Camden Council plan for closure of Carlton Primary and merger with Rhyl Primary as part of sweeping school changes
- Credit: Archant
Carlton primary school is set to be closed and merged with Rhyl primary as part of sweeping new plans by Camden Council to address falling numbers of pupils in the borough’s school system.
The mooted plans have been hotly contested over the last year, with Carlton parents urging the council’s full council meeting in January to keep it open. The decision had been due to be made in early April, but was delayed by the coronavirus pandemic.
Under proposals due to go before the council’s cabinet for approval early next month, the two schools will merge.
Other changes proposed to tackle declining pupil numbers include the merger of Our Lady’s and St Michael’s primary schools in Camden Town, and the closure of St Michael’s in Camden Street.
The number of places will be reduced at St Dominics Catholic Primary School in Southampton Road, Netley Primary School in Stanhope Street and Argyle Primary School in Tonbridge Street. All of which had vacancies last year, with St Dominic’s being worst hit, with 40% surplus places.
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A public consultation will open in late September on the £700,000 plans if the recommendations are backed by the council’s cabinet on September 3. The meeting will take place a day after Carlton teachers return to the school for inset days ahead of the new school year.
According to council papers, the school buildings would be kept for continued education and community use.
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With the backdrop of falling rolls, the town hall has proposed a reduction of 135 primary school places. The papers set to go before two council committees next month say that Camden has suffered a “dramatic fall in birth rates which means that there are now fewer children requiring school places” and one of the lowest fertility rates in the UK.
In October 2019 there were 230 pupils in reception to year 6 at Carlton, which has a capacity of 420 places. Nearby Rhyl had 328 pupils on roll, with the same capacity as Carlton. The changes would come into effect in September 2021.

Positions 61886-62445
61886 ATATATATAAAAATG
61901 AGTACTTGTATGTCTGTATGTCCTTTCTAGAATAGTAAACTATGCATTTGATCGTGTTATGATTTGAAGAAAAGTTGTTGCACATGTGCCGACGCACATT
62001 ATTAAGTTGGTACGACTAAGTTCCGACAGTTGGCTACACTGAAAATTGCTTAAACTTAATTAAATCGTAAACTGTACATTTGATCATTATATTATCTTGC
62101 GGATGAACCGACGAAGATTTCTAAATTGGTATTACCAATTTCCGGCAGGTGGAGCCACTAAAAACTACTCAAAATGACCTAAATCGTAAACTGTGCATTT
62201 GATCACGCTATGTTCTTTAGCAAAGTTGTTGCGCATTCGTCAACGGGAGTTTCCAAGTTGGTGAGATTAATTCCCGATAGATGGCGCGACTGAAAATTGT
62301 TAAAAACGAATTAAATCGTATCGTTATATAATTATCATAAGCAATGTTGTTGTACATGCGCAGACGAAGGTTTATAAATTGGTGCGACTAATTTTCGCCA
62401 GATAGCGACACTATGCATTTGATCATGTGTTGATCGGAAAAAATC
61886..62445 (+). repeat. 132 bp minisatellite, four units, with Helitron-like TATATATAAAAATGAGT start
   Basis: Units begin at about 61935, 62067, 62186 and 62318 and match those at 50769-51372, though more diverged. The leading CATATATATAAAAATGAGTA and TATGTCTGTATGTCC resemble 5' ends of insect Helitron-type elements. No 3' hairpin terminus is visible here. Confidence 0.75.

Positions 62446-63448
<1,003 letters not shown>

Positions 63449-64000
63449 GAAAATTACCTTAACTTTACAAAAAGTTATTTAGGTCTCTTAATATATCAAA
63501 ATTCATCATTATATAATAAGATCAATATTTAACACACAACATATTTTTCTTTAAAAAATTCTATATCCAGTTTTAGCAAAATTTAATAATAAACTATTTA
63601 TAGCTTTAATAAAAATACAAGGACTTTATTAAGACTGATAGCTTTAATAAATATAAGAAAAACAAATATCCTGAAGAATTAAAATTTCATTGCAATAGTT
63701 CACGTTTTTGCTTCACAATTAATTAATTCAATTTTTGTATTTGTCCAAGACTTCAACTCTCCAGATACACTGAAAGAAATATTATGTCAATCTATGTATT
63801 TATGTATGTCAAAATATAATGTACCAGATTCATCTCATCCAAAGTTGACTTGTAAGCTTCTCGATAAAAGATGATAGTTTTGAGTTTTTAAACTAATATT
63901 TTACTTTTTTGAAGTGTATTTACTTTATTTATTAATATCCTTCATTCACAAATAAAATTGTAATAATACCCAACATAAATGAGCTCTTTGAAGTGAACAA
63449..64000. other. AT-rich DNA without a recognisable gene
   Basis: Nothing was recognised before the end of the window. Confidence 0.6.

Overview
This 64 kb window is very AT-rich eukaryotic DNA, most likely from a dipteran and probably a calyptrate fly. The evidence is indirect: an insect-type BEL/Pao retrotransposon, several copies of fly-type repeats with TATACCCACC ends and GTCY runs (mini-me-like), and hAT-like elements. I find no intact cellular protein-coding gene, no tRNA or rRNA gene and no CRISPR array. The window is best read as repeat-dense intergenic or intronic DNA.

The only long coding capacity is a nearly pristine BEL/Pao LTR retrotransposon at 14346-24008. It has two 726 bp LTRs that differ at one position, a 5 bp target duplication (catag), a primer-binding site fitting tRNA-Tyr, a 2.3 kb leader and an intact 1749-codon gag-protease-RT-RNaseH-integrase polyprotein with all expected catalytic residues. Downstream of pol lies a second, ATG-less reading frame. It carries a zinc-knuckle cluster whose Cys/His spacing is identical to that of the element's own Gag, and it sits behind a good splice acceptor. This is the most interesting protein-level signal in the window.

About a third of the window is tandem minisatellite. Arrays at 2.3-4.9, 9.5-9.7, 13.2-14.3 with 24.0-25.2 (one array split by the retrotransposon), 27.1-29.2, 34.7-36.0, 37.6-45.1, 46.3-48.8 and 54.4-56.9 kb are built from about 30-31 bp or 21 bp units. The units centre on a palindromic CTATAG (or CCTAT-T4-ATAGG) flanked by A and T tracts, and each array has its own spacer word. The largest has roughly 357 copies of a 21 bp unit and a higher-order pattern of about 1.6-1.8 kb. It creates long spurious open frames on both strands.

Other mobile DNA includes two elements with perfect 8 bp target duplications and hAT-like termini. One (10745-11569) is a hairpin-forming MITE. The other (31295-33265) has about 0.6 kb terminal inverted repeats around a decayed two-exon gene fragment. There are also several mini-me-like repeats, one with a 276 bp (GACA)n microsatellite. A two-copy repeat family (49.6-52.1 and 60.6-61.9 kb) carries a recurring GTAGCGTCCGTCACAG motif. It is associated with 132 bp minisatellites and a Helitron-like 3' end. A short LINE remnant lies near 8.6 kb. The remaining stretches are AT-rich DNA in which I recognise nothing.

Across Camden’s September 2019 reception intake, there were 119 unfilled places which, according to council projections, could reach 148 places by 2028/2029.
The argument about falling school rolls has been used by campaigners against Abacus Belsize Primary School’s proposed move from Camley Street to the old Hampstead Police Station.
Camden’s education chief, Cllr Angela Mason, said: “Births in our borough have fallen by almost 20% from 2012 which means that some of our schools have high numbers of unfilled places, creating significant funding challenges for individual schools and for schools as a whole.
“If we don’t take action, this will put our primary schools at huge risk, leading to unplanned school closures or changes which in turn could lead to uncertainty for families and poorer outcomes for pupils.”
Councillor Jenny Mulholland, who is a governor at Carlton School and is a Labour councillor for Gospel Oak, said the plans were an improvement after the initial fears the school would close altogether.
She said: “Compared to the initial rumour that they were going to close the school, it feels as though it has come a long way. Having to close a school is not something anyone wants. I’m glad to see everybody has looked at all the options and come up with a different alternative.
“The current situation means that there’s not enough money to go around the schools, and that affects whether they can employ enough teaching assistants, for example and provide properly for the children. That’s the reality of where we’re at.
“It’s not a done deal but if it passes, the consultation needs to be comprehensive and inclusive. We need to listen to everyone’s voices. We want it to be seen it treated as a merger of equals, which respects everything that Carlton has to offer the children that go there.”
Oliver Cooper leader of the opposition Conservative group on the council said: “This report admits the sole cause of this crisis: Camden has become increasingly hostile to families. The number of children per household is falling because it’s just not possible for many families to live in Camden. Just 20% of new homes in Camden over the last five years have been three beds or larger, making it more and more expensive for families to live locally.
“Camden Conservatives have continually raised the problem for our schools of only allowing one-beds to be built, but have been ignored.
“Camden desperately needs to require larger homes and shared ownership models, so more families can live in Camden. Until the council makes Camden a family-friendly borough, it will simply kill off our schools one by one.”
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